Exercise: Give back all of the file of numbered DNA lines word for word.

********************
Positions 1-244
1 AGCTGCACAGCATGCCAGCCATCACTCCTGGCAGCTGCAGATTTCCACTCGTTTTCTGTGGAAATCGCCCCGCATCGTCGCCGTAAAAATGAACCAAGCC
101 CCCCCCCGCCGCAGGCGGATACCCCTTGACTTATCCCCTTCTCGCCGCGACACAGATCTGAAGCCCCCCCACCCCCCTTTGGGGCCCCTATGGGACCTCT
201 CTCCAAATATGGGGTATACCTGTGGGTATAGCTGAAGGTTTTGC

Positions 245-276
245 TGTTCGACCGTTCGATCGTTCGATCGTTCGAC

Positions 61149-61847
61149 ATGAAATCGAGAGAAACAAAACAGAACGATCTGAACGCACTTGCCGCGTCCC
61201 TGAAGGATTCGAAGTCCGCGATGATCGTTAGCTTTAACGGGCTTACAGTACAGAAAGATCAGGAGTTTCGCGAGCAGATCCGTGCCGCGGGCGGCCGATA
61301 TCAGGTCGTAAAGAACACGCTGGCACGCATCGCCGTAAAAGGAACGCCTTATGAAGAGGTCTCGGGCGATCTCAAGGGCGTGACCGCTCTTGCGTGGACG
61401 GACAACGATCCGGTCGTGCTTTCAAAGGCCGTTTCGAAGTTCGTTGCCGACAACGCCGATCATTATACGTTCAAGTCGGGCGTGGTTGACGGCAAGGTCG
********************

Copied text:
Positions 1-244
1 AGCTGCACAGCATGCCAGCCATCACTCCTGGCAGCTGCAGATTTCCACTCGTTTTCTGTGGAAATCGCCCCGCATCGTCGCCGTAAAAATGAACCAAGCC
101 CCCCCCCGCCGCAGGCGGATACCCCTTGACTTATCCCCTTCTCGCCGCGACACAGATCTGAAGCCCCCCCACCCCCCTTTGGGGCCCCTATGGGACCTCT
201 CTCCAAATATGGGGTATACCTGTGGGTATAGCTGAAGGTTTTGC

Positions 245-276
245 TGTTCGACCGTTCGATCGTTCGATCGTTCGAC

Positions 61149-61847
61149 ATGAAATCGAGAGAAACAAAACAGAACGATCTGAACGCACTTGCCGCGTCCC
61201 TGAAGGATTCGAAGTCCGCGATGATCGTTAGCTTTAACGGGCTTACAGTACAGAAAGATCAGGAGTTTCGCGAGCAGATCCGTGCCGCGGGCGGCCGATA
61301 TCAGGTCGTAAAGAACACGCTGGCACGCATCGCCGTAAAAGGAACGCCTTATGAAGAGGTCTCGGGCGATCTCAAGGGCGTGACCGCTCTTGCGTGGACG
61401 GACAACGATCCGGTCGTGCTTTCAAAGGCCGTTTCGAAGTTCGTTGCCGACAACGCCGATCATTATACGTTCAAGTCGGGCGTGGTTGACGGCAAGGTCG